1956 Catalog Cover
At least 3 theories have been suggested to explain where this catalog cover photo was taken. The first two are very unlikely and the third is probably correct, but there is no link between this photo and any other photo that could clearly establish even the most likely theory.
Theory 1 - The Large "Super Layout" on the 1st floor of the Hall of Science
Some have asserted that this photo was probably taken on the large 1st floor layout, as it obviously wasn't taken on the 2nd floor sales layout where all the other catalog photos were taken. I have seen several photos of that large 1st floor layout and some of them are on this website in the Hall of Science Layouts section. Nothing in those photos appears to be close to the area depicted in the catalog photo. The juxtaposition of the tracks that appears in the catalog photo simply does not match any area of the large 1st floor layout. Also, the style of the large 1st floor layout is quite different from the layout in the catalog cover photo. The catalog cover photo makes extensive use of lichen shrubs, whereas the large 1st floor layout features pine trees.
One other reason I think this is probably not the explanation is that Ray Mohrlang, who has more photos of that layout than anyone I know, thinks that Theory 3 is correct.
Theory 2 - A layout at the B&O Railroad Museum
This theory was stated very clearly as fact in an article by Thad Lasky in The Collector, the publication of the former American Flyer Collectors Club. 1 The text of the article asserts that the photo was actually taken on a mid 1950's display layout at the Baltimore and Ohio Railroad Museum. The article further states that the cover photo was produced from a colorized version of a black and white photo taken on this layout. This was supposedly the first time a catalog ever featured a non-Gilbert layout.
The article asserted as authority an article in Railroad Model Craftsman in the January 1957 issue. 2 When I read the RMC article, which appeared in the "Toy Trains" section of that magazine (available in digital archive from HSL, (Hybrid Systems Limited), it turned out to be an article on how to do scenery. The cover photo was included and all photos were said to be "B&ORR Photos." All the photos other than a black and white version of the 1956 cover appear to have been taken on an obviously scale, probably HO layout. There was nothing there to visually connect the catalog photo with a larger layout, B&O or otherwise, or with the other photos.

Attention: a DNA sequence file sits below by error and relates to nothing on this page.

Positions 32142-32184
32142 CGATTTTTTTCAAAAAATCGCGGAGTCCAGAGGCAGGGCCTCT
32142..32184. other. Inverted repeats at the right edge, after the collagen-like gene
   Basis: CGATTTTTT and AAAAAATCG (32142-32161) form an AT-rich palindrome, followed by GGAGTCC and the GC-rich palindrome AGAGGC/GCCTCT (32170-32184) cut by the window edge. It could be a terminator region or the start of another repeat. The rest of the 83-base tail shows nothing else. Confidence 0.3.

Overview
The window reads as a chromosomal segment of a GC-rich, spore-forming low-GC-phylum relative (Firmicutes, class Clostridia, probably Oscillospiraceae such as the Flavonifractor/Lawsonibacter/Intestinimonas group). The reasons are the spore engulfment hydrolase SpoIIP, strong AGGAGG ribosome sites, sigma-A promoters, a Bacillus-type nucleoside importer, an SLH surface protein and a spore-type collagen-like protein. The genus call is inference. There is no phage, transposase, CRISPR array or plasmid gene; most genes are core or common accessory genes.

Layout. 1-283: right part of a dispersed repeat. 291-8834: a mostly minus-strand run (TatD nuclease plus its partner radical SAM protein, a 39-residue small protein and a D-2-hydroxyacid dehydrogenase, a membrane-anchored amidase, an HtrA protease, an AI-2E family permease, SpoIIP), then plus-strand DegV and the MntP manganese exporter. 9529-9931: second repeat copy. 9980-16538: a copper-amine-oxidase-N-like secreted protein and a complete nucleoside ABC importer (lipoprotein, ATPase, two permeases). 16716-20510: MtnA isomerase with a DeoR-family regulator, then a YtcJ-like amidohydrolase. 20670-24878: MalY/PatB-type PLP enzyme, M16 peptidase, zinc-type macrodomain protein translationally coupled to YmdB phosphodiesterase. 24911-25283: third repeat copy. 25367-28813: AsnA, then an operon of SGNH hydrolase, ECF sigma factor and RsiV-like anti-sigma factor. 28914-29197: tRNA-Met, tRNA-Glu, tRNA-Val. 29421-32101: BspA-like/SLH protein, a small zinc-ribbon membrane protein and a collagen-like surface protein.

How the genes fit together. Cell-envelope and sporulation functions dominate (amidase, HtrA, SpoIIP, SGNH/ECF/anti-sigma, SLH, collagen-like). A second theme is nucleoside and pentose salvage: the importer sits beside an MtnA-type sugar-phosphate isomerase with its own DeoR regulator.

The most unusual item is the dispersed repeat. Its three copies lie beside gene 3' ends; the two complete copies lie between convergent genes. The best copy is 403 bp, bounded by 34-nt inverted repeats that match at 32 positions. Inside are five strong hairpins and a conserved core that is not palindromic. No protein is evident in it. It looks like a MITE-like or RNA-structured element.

A further review of the publication Scale Modeling at the Baltimore and Ohio Railroad, 3 which describes the model railroad activities at the B & O, revealed nothing to indicate that this might have been a shot on one of their traveling layouts or any of their other layouts for that matter.
As to the catalog photo being colorized, if it were, it would be a pretty good colorization, especially for 1956. The photo, of course, appeared in RMC in black and white, but RMC at that time was printed on newsprint and had no color except limited color on the cover. I think it is more likely that the original photo was in color and simply printed in black and white because of the limitations of the publication at that time. The reason the photo appeared was most likely to illustrate the use of lichen for shrubs. Clearly the supposed evidence presented in the article does not hold up to further scrutiny.
This theory also raises the question of why the B&O would let Flyer promote another railroad using their layout? You would think they would want at least a minor plug for the B&O, but there isn't even a B&O Timesaver box car among the cars shown on the lower level of the layout at the right. The 980 Timesaver box car, and the North Coast Limited, were both new items for 1956.
Theory 3 - A diorama especially constructed for this purpose
This theory was suggested to me by Emil Suda and Ray Mohrlang, both respected Gilbert Historians. The fact that this photo bears a resemblance, in a toy train sort of way, to the real Homestake Pass (See photo at this link), where the real North Coast Limited ran, also suggests that it might have been constructed to showcase the Flyer version of this crack passenger train, perhaps with support from the Northern Pacific. Other than this, though, I have no further evidence why this theory might be the correct, but it appears to be the only one which could possibly be correct. One question remains though. Why would Gilbert build a separate diorama after just spending $50,000 in 1954 dollars to build the huge 1st floor layout, the price of which upset some stockholders? Couldn't they have easily found a spot on one of their layouts to photograph the North Coast Limited? I hope to find some further evidence that clearly establishes this as the correct theory.